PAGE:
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N.B. residents hoping suspension of shell-drying facility is permanent


Residents and clean air advocates in Richibucto, N.B., are cautiously optimistic a shell-drying facility has closed for good.

On Saturday, Coastal Shell Products announced in a news release it has suspended all operations.

That’s a big win for Maisie McNaughton, the spokesperson for the Kent Clean Air Action Committee.

“If what they sent in their letter is very true, then it is a big victory. It's the biggest that we have had. It's something we have been fighting relentlessly for for eight years,” said McNaughton.

Residents in the area have been very vocal with their concerns about the odours coming from the plant and have made numerous complaints to the province.

Richibucto resident Gloria Arsenault was thrilled to hear about the suspension of operations.

Maisie McNaughton, left, the spokesperson for the Kent Clean Air Action Committee, is pictured along with Richibucto, N.B., resident Gloria Arsenault. (Derek Haggett/CTV Atlantic)

“I don't think people realize what we have been through in this town for the last eight years. It's been pure hell. They made our lives miserable,” said Arsenault.

Stanley Stewart said the smell is terrible.

“It’s the worst thing ever. I've been a fishery officer for 25 years. I worked on the water and I worked where there's lots of stuff and there's no smell I ever smelled in my life like this. It's awful what it's doing to the community,” said Stewart.

The Coastal Shell Products facility is pictured. (Source: Derek Haggett/CTV News Atlantic)

Coastal Shell Products manager Jamie Goguen said they’ve never denied the fact the plant generates odours, but it tried to work with both the provincial and federal governments to come up with a mitigation plan over concerns about the smell.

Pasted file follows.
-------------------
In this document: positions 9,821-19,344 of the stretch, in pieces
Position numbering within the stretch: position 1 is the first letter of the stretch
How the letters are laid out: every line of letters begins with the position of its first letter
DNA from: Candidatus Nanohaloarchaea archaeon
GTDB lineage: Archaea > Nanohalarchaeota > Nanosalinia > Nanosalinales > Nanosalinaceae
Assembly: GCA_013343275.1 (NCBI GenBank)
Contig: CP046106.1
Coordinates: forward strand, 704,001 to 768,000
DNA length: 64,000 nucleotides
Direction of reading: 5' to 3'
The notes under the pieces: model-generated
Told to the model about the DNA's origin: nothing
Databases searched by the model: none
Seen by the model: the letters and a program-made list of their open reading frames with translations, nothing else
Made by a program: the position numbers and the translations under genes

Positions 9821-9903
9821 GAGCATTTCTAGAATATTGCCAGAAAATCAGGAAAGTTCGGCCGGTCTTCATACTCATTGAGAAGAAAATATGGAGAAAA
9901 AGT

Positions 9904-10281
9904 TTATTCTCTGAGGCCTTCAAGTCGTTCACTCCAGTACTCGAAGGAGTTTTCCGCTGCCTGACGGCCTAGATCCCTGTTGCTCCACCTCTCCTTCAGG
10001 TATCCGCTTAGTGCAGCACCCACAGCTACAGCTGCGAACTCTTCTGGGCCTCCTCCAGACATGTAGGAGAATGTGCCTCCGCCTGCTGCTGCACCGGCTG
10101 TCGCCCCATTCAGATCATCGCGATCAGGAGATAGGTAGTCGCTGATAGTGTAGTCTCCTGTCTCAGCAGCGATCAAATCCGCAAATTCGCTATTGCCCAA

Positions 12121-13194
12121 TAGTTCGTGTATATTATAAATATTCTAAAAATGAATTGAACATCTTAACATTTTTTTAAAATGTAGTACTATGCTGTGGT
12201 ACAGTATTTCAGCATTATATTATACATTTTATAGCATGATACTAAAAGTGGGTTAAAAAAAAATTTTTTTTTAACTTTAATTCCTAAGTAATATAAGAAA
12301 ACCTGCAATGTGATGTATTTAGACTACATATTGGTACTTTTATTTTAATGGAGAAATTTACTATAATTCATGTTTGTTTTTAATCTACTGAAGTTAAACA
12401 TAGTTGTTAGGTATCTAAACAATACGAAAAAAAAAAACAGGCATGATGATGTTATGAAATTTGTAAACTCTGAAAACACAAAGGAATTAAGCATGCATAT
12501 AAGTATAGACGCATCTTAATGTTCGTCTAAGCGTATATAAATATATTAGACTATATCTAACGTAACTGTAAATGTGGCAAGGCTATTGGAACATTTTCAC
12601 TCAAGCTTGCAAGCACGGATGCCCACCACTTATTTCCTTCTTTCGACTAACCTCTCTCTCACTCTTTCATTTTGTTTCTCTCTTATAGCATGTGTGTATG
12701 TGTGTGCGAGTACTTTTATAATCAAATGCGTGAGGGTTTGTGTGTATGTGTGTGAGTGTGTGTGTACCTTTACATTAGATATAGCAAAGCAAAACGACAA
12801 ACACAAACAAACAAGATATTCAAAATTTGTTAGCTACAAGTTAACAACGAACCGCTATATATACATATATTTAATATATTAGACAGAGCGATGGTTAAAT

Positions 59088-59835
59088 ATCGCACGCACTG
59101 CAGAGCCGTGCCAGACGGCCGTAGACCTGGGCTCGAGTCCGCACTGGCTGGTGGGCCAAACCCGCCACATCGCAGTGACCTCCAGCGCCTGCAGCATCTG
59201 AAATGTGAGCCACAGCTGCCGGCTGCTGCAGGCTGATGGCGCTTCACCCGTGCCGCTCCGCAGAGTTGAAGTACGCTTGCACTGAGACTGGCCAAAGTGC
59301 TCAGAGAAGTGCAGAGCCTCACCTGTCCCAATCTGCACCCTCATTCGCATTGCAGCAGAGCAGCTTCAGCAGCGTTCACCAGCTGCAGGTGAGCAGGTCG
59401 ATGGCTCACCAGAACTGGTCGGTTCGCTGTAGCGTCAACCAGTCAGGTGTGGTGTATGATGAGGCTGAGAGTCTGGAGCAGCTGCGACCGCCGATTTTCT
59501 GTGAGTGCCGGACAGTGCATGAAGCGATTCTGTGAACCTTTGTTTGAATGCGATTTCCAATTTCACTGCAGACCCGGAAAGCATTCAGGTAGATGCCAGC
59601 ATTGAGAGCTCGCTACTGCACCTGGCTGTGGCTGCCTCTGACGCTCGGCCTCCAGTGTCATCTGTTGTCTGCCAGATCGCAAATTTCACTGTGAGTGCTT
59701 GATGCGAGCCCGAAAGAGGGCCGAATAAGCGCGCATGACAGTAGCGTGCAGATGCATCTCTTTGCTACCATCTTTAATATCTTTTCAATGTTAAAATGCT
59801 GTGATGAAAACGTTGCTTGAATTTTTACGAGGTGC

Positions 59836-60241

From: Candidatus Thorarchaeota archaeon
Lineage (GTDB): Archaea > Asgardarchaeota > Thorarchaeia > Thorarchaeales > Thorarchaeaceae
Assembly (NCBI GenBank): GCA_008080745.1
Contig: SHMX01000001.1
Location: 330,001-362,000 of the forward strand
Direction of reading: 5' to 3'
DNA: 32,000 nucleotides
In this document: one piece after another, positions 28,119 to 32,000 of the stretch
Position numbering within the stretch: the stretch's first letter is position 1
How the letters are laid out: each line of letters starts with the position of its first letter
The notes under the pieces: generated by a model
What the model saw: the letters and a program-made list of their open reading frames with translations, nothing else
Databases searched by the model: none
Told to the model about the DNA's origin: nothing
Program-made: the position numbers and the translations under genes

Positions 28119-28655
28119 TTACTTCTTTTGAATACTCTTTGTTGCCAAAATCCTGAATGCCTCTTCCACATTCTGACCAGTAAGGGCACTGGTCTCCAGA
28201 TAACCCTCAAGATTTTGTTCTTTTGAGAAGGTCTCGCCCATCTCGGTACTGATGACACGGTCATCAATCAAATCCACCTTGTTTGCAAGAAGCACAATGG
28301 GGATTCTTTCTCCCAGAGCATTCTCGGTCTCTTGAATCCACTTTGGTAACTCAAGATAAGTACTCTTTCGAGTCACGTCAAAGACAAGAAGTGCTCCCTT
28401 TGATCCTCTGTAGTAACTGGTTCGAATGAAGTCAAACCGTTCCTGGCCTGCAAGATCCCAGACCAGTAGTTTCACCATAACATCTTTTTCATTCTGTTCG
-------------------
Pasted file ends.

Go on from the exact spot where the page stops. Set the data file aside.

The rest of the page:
“We’ve invested hundreds of thousands, have operated at a loss of over $1.2 million and continued to employ over 25 staff to show our commitment to resolving public concerns and our commitment to New Brunswick’s shellfish industry that relies on Coastal Shell for waste disposal,” said Goguen in the news release.

In an interview with CTV News on Monday, Goguen said he believes the government has let the company down.

"I think the province missed out on a huge opportunity here because we spent over $250,000 studying and developing and testing a system that has been used, approved by the USEPA (United States Environmental Protection Agency) and was used throughout industry in Canada to resolve this type of situation,” said Goguen.

Goguen said they presented all that information to the Department of the Environment as well as the Department of Agriculture, Aquaculture and Fisheries (DAAF) because at the time they had made an application for funding through the Atlantic Fisheries fund.

“Everybody seemed to be very happy about the viability of the solution,” said Goguen. “Then we got news about a month ago that the project had been denied by DAAF. So that changed the situation drastically at that moment because we had been taking losses and supporting losses due to the restricted hours all that time in the hopes that the province would step up to do the right thing and help implement that system to mitigate the odours and when that fell through the company decided it could no longer support those losses."

Coastal Shell Products had only been permitted to operate from 8 p.m. to 8 a.m. daily to minimize the impact on the community.

Twenty staff members have been laid off and more job losses are pending.

Arsenault is sympathetic, but said the town of 2,000 people shouldn’t be punished for 20 jobs.

“It's not right,” said Arsenault.

McNaughton said her heart goes out to the people who have lost their employment.

“That's an unfortunate reality of what this has been,” said McNaughton.

In an email to CTV News, the Department of Environment and Local Government said it was notified by Coastal Shell Products on Friday that they would be suspending all operations on Sunday.

The Coastal Shell Products facility is pictured. (Source: Derek Haggett/CTV News Atlantic)

Minister of Environment and Climate Change Glen Savoie said complaints about the company have been taken seriously and the department has monitored odours to ensure the facility has been complying with the terms of the province’s Approval to Operate.

The department required Coastal Shell Products in 2022 to hire a third-party company with experience in odour control to develop a plan to contain the smell.

“In 2023, the company submitted its plan to the department, which included intentions to install new odour control equipment,” said Savoie. “The department required that the equipment be installed by July 2024. To date, the department has no indication these upgrades are in the process of being implemented.”

In May, Coastal Shell Products requested permission to operate 24 hours per day before implementing the odour control plan.

Goguen said they'll stay closed until a change happens with their approval to operate.

The Approval to Operate expires Aug. 31.

For more New Brunswick news visit our dedicated provincial page. Top Stories

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